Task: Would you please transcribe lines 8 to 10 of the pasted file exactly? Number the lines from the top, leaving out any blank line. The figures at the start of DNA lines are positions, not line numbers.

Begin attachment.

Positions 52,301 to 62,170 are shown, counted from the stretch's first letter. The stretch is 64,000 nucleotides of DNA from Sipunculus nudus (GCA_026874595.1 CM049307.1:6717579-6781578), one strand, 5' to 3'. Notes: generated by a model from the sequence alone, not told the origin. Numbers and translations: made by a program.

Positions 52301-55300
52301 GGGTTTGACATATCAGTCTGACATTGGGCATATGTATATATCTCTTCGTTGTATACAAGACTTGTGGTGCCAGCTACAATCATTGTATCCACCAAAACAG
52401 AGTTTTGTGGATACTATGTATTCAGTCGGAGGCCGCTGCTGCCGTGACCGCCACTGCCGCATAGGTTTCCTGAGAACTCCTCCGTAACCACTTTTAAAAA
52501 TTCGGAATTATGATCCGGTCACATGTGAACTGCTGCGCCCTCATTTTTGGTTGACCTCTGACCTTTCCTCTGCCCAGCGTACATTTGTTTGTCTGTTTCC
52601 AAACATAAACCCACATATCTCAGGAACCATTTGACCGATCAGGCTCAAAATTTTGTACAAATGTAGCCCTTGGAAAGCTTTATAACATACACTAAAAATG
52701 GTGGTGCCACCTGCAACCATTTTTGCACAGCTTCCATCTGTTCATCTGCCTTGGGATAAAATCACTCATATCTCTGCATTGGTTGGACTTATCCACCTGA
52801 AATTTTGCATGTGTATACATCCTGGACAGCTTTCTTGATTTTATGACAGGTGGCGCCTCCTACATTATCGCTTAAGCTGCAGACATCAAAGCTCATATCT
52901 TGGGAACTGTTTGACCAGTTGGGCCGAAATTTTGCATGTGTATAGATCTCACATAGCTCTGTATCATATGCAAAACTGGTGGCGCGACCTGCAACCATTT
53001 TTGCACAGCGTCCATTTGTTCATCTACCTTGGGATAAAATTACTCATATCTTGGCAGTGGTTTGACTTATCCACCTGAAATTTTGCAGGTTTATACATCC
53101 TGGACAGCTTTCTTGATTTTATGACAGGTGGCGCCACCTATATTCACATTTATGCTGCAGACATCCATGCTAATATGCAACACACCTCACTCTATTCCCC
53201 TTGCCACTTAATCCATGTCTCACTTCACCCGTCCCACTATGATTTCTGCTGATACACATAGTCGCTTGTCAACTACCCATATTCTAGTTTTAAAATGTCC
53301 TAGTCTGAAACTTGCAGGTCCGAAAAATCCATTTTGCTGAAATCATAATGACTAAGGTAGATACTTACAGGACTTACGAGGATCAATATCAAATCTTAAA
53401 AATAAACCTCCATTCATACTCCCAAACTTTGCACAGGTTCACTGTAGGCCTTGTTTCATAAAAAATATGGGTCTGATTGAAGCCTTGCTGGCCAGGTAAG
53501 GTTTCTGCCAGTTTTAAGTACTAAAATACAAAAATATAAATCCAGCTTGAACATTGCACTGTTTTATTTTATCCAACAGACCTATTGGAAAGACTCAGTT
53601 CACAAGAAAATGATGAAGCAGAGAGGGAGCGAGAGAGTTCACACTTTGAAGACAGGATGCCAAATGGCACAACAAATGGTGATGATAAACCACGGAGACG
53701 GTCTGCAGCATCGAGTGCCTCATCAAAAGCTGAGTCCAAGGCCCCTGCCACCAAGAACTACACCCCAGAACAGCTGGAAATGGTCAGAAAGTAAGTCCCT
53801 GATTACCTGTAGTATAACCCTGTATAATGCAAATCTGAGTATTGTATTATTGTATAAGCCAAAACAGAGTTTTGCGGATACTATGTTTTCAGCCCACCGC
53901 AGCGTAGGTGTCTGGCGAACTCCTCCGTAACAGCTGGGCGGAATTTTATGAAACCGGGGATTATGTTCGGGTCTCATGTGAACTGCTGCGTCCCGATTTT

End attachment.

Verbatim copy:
52801 AATTTTGCATGTGTATACATCCTGGACAGCTTTCTTGATTTTATGACAGGTGGCGCCTCCTACATTATCGCTTAAGCTGCAGACATCAAAGCTCATATCT
52901 TGGGAACTGTTTGACCAGTTGGGCCGAAATTTTGCATGTGTATAGATCTCACATAGCTCTGTATCATATGCAAAACTGGTGGCGCGACCTGCAACCATTT
53001 TTGCACAGCGTCCATTTGTTCATCTACCTTGGGATAAAATTACTCATATCTTGGCAGTGGTTTGACTTATCCACCTGAAATTTTGCAGGTTTATACATCC